Statin Drugs—Are They Worth the Money?

October 21, 2008
Category: Uncategorized

Prescription drug spending has increased sharply in recent years and continues to be the fastest growing segment of healthcare spending. Americans spent $40.3 billion for prescription drugs in 1990; by 2006 that figure had risen to a staggering $216.7 billion.
What kinds of drugs did Americans consume in the greatest numbers? In 2006 and 2007, the bestsellers were statin drugs, at an annual US sales figure of $15.5 billion. Statins are used to lower cholesterol levels in people with or at risk of cardiovascular disease. Heart disease remains the number one killer in America.
In addressing heart disease, much of the conventional medical focus has been on a patient’s total cholesterol numbers, regardless of evidence of heart disease. In fact, Harvard researchers in 2007 noted that just 8% of those taking statin drugs actually had a heart condition. Even President Bush, with an enviable low risk of heart disease, was prescribed a statin drug as a precaution.

The latest Italian research now reveals that in over 4500 patients with chronic heart disease, statin drugs did nothing to extend life or prevent hospital care. And Dr. Beatrice Golomb has found that there is little evidence to recommend statin drugs to women—they may help the heart but they do not help the patient.
Moreover, the assertion that taking a statin drug may help men who do not have an existing risk of heart disease is simply not backed by science. John Abramson, MD, in his book Overdosed America, made the case that prescription drug firms pushed statin drug prescriptions instead of teaching patients that lifestyle changes had more success treating their heart disease than did the drug. Harvard-based research indicates that 85% of heart disease can be prevented by lifestyle changes alone. Even in a subset of patients—men with an existing risk of heart disease—the success rate of statin drugs is less than 50%.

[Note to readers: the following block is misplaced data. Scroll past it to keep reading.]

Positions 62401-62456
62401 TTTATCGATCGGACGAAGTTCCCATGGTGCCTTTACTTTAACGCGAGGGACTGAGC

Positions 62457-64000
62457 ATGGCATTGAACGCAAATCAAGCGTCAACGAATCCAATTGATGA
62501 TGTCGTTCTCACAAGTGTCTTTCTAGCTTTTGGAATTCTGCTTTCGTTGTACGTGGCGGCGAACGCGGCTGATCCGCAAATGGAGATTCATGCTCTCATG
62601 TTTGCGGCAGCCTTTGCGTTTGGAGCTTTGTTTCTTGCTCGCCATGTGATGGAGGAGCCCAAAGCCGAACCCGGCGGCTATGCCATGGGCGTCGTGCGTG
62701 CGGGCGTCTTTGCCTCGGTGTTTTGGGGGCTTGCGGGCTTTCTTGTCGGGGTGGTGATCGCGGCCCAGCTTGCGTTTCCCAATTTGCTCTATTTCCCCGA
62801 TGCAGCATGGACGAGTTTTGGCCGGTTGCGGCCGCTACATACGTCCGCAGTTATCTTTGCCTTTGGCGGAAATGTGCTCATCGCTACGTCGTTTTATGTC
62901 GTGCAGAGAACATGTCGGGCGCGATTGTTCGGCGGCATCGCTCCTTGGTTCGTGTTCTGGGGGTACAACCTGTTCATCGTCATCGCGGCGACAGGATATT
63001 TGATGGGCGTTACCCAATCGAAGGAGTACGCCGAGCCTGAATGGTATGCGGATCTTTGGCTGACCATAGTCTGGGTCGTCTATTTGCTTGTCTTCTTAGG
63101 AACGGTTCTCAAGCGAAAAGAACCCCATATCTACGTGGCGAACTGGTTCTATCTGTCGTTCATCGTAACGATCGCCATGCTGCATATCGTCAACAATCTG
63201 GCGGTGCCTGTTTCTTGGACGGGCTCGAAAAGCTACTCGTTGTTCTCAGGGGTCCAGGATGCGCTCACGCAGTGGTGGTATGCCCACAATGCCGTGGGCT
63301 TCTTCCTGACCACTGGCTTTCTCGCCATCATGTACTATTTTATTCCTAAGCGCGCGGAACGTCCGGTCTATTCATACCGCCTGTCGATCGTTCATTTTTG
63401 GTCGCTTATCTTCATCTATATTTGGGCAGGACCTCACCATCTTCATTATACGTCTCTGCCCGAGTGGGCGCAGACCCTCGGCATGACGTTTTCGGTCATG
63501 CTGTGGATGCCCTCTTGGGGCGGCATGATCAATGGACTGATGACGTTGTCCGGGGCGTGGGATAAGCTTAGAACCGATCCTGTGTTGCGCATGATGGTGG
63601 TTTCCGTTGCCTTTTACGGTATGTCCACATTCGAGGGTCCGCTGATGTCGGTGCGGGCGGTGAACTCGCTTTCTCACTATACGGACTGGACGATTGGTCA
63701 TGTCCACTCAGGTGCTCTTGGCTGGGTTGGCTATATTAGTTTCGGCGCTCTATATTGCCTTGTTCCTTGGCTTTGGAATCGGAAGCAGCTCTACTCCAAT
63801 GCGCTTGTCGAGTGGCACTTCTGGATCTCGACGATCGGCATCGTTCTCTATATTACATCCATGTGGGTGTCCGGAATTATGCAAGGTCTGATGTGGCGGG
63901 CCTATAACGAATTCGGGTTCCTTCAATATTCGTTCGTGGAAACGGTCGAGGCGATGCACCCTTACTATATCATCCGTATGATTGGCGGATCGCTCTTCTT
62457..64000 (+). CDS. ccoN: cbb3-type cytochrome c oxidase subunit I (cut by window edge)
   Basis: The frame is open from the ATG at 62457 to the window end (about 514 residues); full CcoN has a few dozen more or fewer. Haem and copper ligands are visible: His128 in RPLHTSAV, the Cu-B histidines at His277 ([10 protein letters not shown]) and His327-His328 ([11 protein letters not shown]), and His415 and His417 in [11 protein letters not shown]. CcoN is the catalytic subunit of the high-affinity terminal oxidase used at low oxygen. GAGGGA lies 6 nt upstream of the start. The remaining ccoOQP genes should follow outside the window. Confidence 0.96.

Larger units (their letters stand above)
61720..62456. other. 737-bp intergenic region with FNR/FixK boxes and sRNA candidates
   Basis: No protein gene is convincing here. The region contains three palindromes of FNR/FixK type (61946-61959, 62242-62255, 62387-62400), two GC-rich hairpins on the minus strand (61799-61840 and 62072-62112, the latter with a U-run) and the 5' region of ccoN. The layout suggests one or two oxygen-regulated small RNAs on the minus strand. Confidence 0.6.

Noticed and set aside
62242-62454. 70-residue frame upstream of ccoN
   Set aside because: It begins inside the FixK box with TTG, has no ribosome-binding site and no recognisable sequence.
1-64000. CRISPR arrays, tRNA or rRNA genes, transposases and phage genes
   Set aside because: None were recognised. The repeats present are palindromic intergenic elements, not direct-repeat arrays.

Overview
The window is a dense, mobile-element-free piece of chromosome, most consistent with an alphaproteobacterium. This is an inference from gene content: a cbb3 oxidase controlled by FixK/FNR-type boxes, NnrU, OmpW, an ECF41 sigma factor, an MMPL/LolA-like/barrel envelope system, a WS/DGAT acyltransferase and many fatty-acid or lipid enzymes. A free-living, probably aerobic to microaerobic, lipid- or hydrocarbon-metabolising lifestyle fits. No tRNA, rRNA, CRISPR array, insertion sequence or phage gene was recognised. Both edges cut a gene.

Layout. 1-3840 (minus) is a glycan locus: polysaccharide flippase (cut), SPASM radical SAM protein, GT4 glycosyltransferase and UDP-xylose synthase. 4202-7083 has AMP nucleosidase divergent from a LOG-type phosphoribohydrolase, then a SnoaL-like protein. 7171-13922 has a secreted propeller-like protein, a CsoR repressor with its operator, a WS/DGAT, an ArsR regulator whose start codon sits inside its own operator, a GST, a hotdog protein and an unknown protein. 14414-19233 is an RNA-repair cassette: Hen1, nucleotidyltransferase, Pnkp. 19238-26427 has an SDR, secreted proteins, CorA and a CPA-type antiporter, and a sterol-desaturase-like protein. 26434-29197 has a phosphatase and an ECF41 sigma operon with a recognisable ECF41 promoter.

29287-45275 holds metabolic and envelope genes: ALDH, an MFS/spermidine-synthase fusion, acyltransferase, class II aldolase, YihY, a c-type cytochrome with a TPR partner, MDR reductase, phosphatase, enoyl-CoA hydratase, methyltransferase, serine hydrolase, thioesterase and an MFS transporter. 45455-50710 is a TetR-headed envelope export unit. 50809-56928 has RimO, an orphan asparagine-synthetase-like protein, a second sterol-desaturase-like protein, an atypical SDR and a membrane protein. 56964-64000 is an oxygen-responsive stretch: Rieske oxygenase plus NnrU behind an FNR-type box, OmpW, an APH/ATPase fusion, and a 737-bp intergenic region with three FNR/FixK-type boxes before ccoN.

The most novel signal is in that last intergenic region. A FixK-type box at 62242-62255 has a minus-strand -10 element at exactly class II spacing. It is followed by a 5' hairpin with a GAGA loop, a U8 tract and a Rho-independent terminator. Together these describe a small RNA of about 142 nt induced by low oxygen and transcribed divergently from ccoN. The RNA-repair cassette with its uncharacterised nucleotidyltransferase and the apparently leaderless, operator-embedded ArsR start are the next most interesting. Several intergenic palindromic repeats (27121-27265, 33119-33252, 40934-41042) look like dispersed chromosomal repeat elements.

The recent recommendation by the American Academy of Pediatrics to prescribe statin drugs for children as young as 8 has ignited a controversy in many circles. While the FDA has approved Prevachol for 8-year-olds, the potential risks are weighty for a growing child. Duane Graveline, MD, former NASA astronaut and scientist, has spelled out in his book Statin Drug Side Effects the link between statin drugs and potential neurological problems, including memory loss and Lou Gehrig’s Disease.
The risks of statin drugs do not end there. Peter Langsjoen, MD, has expressed his concerns to the FDA regarding the potential link between heart failure and the chronic use of statin drugs, and Australian researchers have called for a study of the link between heart failure and statin drugs in the Journal of the American College of Cardiology. Heart failure is the number one reason Medicare-age patients are hospitalized. Statin drugs can deplete coenzyme Q10, and that depletion is linked to congestive heart failure as well as muscle aches and pains. According to the Mayo Clinic, statin drugs can impair the production of certain proteins involved in muscle metabolism and function. In severe cases, statin drugs can cause muscle cells to break down, causing a potentially life-threatening side effect known as rhabdomyolysis.
Given the overwhelming science behind a lifestyle-based approach to heart health along with the solid science behind heart-healthy nutrients like fish oil, l-carnitine, coenzyme Q10, d-ribose, and l-arginine to name just a few, the bias from the FDA and Medicare against supplements and lifestyle medicine, and the emphasis on statin drugs as a treatment for heart disease, is disturbing to many. Statin drug use continues to skyrocket, and it takes its toll financially as well as in side effects and complications.

Please support the efforts of AAHF to reform the FDA.

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